UK: “Operation Yellowhammer” details savage austerity and confirms plans for state repression post-Brexit

By Thomas Scripps
13 September 2019

On Wednesday evening, Boris Johnson’s government was forced to release its forecast for a no-deal Brexit, codenamed “Operation Yellowhammer.” The six-page document affirms the social and economic catastrophe threatened by a no-deal Brexit and underscores the danger of authoritarian rule in the UK.

While the government insists that the scenarios outlined in Yellowhammer represent “reasonable worst case assumptions,” a widely shared version of the document from the same day uses the phrase “base scenario.”

The release of the document disproves the government’s claims, made last summer when the Times first leaked details of Yellowhammer, that the forecast was an outdated hangover from Theresa May’s time as Conservative prime minister. The document is dated 10 days after Johnson became prime minister, confirming that Yellowhammer presents the expected outcome of a no-deal Brexit.

The initial problem identified is the hold-up of freight transport at the Channel Tunnel and Britain’s ports. The flow rate of HGVs could drop to 40-60 percent of its current levels for three months following Brexit, with lorries stuck for up to two-and-a-half days, before “improving” to 50-70 percent.

Some level of continued disruption is expected to last “significantly longer.” The breakdown of supply chains will “have an impact on the supply of medicines and medical supplies,” which, due to their short shelf life, are “particularly vulnerable.” The reduced supply of veterinary medicines will “reduce our ability to prevent and control [animal] disease outbreaks, with potentially detrimental impacts for... the environment, and wider food safety/availabilities and zoonotic diseases which can directly impact human health.”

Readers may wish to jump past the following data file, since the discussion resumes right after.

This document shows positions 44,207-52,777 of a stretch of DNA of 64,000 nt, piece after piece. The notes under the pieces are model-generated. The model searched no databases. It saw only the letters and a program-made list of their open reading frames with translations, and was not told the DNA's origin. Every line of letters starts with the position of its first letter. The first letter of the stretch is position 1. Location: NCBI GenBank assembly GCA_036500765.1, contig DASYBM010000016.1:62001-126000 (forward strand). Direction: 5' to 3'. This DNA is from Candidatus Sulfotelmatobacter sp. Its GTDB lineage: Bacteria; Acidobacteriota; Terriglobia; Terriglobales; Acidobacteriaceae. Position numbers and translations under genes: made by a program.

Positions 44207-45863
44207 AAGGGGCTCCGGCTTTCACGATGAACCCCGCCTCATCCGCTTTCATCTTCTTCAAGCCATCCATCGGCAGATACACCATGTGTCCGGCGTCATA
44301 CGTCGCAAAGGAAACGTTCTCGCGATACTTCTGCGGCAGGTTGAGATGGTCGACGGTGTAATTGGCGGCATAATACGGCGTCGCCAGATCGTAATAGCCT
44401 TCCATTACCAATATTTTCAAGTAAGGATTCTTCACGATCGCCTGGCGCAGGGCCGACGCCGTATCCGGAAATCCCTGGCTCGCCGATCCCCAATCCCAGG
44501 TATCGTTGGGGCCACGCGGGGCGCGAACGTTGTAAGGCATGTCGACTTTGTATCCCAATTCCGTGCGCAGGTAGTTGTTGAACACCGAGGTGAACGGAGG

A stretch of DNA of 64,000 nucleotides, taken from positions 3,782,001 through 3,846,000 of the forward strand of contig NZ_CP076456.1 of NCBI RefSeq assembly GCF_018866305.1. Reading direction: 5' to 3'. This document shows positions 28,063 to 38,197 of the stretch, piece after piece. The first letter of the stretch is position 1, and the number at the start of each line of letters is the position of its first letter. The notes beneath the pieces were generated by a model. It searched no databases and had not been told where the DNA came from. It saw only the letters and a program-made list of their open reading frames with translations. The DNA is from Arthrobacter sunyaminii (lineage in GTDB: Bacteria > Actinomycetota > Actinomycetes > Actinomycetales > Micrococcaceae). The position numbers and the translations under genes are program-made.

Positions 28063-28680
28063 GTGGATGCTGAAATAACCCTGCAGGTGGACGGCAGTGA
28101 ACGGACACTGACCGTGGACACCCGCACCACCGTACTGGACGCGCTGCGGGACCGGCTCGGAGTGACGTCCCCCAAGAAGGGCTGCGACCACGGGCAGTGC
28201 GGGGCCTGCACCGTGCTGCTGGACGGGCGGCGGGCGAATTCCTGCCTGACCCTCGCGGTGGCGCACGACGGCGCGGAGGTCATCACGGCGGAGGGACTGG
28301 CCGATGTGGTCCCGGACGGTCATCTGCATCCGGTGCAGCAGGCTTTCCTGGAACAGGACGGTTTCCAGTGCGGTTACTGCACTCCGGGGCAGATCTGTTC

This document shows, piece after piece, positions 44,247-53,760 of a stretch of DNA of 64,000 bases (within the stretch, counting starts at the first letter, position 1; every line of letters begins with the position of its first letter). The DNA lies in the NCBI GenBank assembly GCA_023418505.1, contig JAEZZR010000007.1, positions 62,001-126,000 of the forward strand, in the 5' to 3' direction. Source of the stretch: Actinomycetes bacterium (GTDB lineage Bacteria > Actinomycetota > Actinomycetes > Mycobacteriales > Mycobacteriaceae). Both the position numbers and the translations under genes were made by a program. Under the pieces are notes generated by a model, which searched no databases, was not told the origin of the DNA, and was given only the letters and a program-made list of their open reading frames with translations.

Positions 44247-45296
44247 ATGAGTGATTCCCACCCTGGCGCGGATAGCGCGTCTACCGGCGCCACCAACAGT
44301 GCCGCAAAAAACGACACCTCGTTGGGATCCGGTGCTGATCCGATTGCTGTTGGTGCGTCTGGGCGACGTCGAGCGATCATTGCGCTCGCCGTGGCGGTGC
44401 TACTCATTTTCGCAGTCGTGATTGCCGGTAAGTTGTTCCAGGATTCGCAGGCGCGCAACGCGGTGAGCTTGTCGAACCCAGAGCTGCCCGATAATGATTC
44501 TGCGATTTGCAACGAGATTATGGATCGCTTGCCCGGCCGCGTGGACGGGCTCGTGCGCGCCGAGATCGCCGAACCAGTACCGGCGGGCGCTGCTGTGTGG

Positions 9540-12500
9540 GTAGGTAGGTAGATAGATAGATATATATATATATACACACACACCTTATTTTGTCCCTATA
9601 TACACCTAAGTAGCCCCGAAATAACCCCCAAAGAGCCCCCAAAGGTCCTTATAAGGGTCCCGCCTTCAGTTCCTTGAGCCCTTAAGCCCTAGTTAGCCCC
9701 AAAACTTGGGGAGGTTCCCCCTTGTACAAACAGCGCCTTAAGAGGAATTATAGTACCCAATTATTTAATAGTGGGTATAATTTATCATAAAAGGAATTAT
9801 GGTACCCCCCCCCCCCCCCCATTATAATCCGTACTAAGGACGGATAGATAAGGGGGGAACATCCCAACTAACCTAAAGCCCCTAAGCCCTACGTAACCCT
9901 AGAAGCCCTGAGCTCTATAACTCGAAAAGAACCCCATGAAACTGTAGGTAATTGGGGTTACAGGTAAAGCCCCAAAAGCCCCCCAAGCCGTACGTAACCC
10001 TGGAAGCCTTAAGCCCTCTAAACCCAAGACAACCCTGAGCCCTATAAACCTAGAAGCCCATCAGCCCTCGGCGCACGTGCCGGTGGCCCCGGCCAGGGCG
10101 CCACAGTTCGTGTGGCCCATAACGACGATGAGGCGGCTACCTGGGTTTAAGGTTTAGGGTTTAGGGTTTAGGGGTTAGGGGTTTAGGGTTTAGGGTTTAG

The British Medical Association has described these points as “alarming,” saying they confirm its warnings about the threat of medical supply shortages in the case of a no-deal break with the EU.

As for food supplies, a no-deal Brexit will “reduce availability and choice of products and will increase price.” The document adds, “There is a risk that panic buying will cause or exacerbate” these problems.

Helen Dickinson of the British Retail Consortium commented, “Fresh food availability will decrease, consumer choice will decrease, and prices will rise.”

A no-deal Brexit threatens to “disrupt fuel supply in London and the South East” and “customer behaviour could lead to local shortages in other parts of the country.” In addition, “Significant electricity price increases” are expected, “with associated wider economic and political impacts.” An “increase in inflation following EU exit would significantly impact adult social care providers ... and may lead to provider failure.”